The Bosun's Locker



Joe shares wisdom on what it takes to successfully cruise.  Tips on boat maintenance, line handling, organizational skills and more.

                           DOCK/MOORING LINE HANDLING
 There is an art to heaving a dock line and securing your vessel to a pier. You may say "what art? You just toss the line to the the guy waiting on the dock". Au contraire Mon frere! (My Brother!)
I have witnessed countless attempts, by deckhands, who coil up a dock line and just toss the whole coil that hits the dock line handler full on in the face, chest and legs. I don't know about you, but when that happens to me, I tend to keep my arms out in front of me, elbows locked, head held back, eyes kind of closed and step back. A sort of defensive stance so I don't lose an eye or receive a split lip... This results in the handler not knowing where the bitter end* is, thus disabling the dock line handler to be sharp with their securing of the mooring line.(and in tight channels and marina's, you need to be "Quick's the word and Sharp's the action")**
 Being the Bosun perfectionist that I try to be,(see: Webster's Dictionary--anal retentive). Here is the proper way I learned in the U.S. Navy to heave a mooring line to a dock line handler. He will appreciate you not hitting him in the face, chest, it will  be easier for you to make a second attempt if the dock line handler misses your line toss. 
Okay, so let's say you have a 30 foot mooring line you are going to toss to the waiting dock line handler. Most of the time you heave a dock line it will be no more that 20 feet at the most.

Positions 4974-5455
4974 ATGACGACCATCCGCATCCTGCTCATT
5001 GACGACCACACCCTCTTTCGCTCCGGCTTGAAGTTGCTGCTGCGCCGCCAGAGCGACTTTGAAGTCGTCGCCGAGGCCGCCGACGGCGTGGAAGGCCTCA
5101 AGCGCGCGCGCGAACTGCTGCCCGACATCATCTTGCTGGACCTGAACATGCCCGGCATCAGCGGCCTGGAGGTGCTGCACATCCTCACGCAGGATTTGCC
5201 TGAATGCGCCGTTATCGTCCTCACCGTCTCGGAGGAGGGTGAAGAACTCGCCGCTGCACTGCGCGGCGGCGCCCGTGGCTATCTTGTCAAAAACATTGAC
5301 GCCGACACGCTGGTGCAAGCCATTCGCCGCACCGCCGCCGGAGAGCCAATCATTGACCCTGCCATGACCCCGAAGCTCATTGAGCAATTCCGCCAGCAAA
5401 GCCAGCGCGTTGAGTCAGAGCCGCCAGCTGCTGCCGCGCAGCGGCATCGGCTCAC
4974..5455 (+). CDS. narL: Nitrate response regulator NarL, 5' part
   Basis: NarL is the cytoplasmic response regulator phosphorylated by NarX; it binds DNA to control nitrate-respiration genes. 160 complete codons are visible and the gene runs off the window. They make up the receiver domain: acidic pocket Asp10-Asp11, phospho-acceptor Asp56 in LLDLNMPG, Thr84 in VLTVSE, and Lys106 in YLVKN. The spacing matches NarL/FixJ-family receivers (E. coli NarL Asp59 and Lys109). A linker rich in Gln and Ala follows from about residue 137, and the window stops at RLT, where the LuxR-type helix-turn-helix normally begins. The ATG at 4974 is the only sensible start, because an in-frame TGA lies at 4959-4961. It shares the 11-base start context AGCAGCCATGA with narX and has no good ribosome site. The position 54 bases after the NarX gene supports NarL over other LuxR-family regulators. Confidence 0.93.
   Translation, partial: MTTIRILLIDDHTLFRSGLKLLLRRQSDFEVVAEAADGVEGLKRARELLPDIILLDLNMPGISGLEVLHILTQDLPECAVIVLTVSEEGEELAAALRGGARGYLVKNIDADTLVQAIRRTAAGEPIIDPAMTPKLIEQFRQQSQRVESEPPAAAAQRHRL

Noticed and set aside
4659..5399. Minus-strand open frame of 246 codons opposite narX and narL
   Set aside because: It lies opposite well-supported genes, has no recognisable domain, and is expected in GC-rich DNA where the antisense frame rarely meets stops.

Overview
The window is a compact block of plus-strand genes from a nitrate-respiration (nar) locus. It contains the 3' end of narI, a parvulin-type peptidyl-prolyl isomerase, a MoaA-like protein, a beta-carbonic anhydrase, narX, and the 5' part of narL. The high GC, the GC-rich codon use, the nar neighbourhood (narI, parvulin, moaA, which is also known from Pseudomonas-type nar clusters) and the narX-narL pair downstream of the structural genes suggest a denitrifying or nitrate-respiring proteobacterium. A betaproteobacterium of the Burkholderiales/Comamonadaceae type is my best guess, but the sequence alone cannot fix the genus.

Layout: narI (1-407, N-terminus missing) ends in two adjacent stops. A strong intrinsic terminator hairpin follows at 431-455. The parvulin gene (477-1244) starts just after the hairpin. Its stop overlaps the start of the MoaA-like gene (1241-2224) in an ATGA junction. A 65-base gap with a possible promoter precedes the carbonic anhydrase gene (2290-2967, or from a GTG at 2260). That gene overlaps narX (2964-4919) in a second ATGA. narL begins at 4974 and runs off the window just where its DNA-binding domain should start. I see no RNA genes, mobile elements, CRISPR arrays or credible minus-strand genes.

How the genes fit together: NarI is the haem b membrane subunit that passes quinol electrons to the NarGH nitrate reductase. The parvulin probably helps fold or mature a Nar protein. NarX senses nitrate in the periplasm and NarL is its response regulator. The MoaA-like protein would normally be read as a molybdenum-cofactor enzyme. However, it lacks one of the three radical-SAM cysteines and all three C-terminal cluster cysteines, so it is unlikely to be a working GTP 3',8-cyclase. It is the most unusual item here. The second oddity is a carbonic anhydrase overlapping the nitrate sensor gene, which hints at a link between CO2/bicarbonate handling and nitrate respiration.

First, secure one bitter end of the line to the cleat on the boat. DUH!
Starting with the bitter end,Make 3-4 coils about 6 ft. Set it down on the deck. This is the part you will heave to the dock line handler. Do it again 3-4 times. Set this aside.This is your reserve line. You now have two coils of line.
When you toss the heaving line, you should use your dominate hand to heave. If your are right handed you naturally have more strength and control in you right hand. Vice-versa if you our left handed. This way you can aim directly at the dock line handler confidently.
 You need momentum to heave the line. With your heaving part of the line start with you arm straight out in front of you. Swing your arm behind you 180 degrees. This starts your momentum. Bring you arm forward like an under hand toss. Let the line go when you arm is straight out in front of you but continue up until your arm is straight up over your head. Following through makes sure the line reaches the dock line handler. All the while your reserve line is in your opposite hand.
 Now the  line handler doesn't have 30 feet of coiled rope heading for their face. Just a small bit of line that they can see the bitter end and feel, more in control of the line. If your dock line handler misses the line you still have the reserve line in your hand which your can release to insure your toss makes it to the dock line handler or you can quickly retrieve the line and attempt another toss.
To practice, while on terra firma, take a piece of line and aim it at some object about 15-20 feet from you and heave it until you can nail your target 10 out of 10 times.
You will become proficient and capable at dock/mooring line handling. You will have the confidence of your captain, plus you will look Sharp with your Action!
Talk to you the next time in,
The Bosun's Locker
 *Bitter end-the end of a rope
** from the movie “Master and Commander”